Have We Enjoyed This?
We have both been enjoying this fun study of the stars and constellations. I’m learning right along with Super Hero about them all. It’s curious how the ancients came up with such peculiar figures in the sky. I still have a hard time seeing some of the figures they –and the entire world have seen from times inmemorial.
We have certainly tweaked and customized the lessons to accommodate our own style and preferences. For example, I don’t require him to write down everything, as mentioned earlier. We go over the questions orally for the most part. I use them to spark discussions rather than a must-fill worksheet (a staunch interest-killer in our homeschool.) Tests have been included as well. Tests are something I generally take with a grain of salt. I am not usually inclined to use them as “tests”. In this case for instance, I can glean so much of his understanding just with our conversations about what we’ve learned. Nevertheless, Super Hero does love to take tests sometimes, well actually he loves quizzes more so than tests. For this reason it’s good to have them available in case he feels up to the test! 😉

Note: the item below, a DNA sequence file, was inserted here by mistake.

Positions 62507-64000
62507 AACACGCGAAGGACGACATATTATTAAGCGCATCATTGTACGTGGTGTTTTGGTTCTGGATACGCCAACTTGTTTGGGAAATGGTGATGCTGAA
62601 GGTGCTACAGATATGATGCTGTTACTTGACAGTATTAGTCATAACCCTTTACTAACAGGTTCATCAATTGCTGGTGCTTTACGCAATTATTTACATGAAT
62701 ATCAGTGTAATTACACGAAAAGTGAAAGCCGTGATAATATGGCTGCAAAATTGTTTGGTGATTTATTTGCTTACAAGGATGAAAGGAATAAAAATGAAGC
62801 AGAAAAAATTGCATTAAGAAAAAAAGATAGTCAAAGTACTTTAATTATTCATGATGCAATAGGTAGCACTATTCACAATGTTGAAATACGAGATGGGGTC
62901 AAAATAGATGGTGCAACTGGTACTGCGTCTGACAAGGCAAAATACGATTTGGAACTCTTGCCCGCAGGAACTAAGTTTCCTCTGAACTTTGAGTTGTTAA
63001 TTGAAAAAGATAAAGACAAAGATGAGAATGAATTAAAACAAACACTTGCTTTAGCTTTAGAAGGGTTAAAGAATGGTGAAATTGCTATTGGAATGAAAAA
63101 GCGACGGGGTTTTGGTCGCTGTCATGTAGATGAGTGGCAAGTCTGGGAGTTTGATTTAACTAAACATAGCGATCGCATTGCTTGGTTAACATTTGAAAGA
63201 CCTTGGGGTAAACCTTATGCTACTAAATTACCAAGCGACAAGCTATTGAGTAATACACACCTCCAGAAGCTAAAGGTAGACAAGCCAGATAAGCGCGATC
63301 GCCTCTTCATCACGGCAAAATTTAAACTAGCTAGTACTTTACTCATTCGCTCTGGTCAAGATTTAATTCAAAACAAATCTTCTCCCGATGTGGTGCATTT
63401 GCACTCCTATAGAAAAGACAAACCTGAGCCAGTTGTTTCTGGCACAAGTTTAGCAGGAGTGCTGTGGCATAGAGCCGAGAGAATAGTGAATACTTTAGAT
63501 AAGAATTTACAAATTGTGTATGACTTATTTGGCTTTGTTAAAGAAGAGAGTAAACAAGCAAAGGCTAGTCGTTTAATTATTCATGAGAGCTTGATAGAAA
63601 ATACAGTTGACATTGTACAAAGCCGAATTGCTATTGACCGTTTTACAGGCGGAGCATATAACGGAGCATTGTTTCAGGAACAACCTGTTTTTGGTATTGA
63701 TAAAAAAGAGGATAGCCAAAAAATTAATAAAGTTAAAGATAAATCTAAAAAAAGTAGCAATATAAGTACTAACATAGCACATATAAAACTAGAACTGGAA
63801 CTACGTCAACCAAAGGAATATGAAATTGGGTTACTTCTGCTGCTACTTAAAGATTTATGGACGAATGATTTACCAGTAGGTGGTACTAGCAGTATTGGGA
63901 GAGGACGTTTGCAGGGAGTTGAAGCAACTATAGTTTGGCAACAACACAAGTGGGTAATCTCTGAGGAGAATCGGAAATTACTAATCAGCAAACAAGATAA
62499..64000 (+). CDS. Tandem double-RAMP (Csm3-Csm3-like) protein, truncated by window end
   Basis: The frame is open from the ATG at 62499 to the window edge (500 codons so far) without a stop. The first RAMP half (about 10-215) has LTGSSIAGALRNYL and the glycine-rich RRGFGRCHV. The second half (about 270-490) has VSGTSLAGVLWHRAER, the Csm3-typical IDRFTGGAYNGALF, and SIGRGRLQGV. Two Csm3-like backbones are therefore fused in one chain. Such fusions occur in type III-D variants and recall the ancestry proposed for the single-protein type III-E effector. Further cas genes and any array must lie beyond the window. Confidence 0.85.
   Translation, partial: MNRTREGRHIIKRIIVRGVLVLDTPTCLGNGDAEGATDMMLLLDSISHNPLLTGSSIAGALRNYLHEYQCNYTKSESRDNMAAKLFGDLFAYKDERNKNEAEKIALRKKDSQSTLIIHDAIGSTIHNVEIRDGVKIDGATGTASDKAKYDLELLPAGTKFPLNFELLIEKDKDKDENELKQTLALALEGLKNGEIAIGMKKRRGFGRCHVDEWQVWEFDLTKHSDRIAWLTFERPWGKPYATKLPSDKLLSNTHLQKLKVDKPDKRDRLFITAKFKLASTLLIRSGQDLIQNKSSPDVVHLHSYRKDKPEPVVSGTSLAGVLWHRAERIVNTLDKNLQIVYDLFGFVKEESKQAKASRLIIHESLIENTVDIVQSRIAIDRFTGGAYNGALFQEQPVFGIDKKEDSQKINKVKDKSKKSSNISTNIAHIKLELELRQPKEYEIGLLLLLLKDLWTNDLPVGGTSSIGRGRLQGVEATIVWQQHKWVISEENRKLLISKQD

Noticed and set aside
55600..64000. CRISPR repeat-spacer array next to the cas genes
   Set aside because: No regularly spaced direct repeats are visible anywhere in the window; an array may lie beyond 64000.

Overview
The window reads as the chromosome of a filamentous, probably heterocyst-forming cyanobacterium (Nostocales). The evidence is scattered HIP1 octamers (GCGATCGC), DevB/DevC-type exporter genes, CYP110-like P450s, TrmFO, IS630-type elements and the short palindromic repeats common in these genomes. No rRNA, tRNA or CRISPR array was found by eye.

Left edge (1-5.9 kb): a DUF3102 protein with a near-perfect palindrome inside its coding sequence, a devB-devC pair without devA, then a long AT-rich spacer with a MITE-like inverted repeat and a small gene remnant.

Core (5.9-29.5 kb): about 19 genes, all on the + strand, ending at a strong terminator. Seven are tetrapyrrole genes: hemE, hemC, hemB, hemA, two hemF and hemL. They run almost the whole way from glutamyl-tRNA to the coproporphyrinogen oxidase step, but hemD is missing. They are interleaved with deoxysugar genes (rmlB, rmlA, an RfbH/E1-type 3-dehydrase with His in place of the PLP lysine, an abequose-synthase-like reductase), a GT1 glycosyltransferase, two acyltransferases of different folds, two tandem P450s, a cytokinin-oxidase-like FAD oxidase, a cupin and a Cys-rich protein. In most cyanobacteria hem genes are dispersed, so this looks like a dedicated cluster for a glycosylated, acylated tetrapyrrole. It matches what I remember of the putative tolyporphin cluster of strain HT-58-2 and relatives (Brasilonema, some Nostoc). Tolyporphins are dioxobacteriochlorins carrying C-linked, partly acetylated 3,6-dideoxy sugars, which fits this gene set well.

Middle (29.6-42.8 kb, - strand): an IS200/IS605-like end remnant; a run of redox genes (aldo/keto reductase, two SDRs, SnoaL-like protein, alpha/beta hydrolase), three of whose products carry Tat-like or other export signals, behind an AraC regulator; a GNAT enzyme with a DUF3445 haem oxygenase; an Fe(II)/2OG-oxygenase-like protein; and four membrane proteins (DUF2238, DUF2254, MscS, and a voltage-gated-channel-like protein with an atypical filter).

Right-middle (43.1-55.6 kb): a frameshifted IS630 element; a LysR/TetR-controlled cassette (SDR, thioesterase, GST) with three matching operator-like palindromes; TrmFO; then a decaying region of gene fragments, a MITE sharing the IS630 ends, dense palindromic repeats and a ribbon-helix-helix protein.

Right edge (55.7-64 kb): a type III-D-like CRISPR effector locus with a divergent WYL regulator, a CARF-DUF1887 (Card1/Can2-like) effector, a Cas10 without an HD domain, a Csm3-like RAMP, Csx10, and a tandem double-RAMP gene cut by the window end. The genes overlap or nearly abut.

As you might know, Memoria Press is a Christian publisher. Since we’ve used –and enjoyed– some of their products with a secular perspective in the past, I was willing to give the Book of Astronomy Set a try. I’m glad I did. For although this set is not completely devoid of Christian remarks, they’re not intrusive or actually woven into the lesson. So far, we’ve encountered a few Christian notes that can easily be omitted or even taken as an opportunity for study of Christianity, if desired.
In a Nutshell
In Super Hero's Own Words
I liked it because it was fun to draw the constellations and to learn more about them.
If your child has been interested in astronomy and the constellations, you can’t go wrong with this Book of Astronomy Set.
In Case You’re Interested
If your child is interested in astronomy and the constellations, this is definitely a solid resource. It’s fun and effective. I appreciate the flexibility it’s afforded me in tweaking it to make it work for us. Or, if you prefer a traditional approach, with structured worksheets and lots of repetition then this totally fits the bill.
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I received a free copy of this product through the Schoolhouse Review Crew in exchange for my honest review. I was not required to write a positive review, nor was i compensated in any other way. All opinions are my own or those of my family. I am disclosing this in accordance with the FTC Regulations.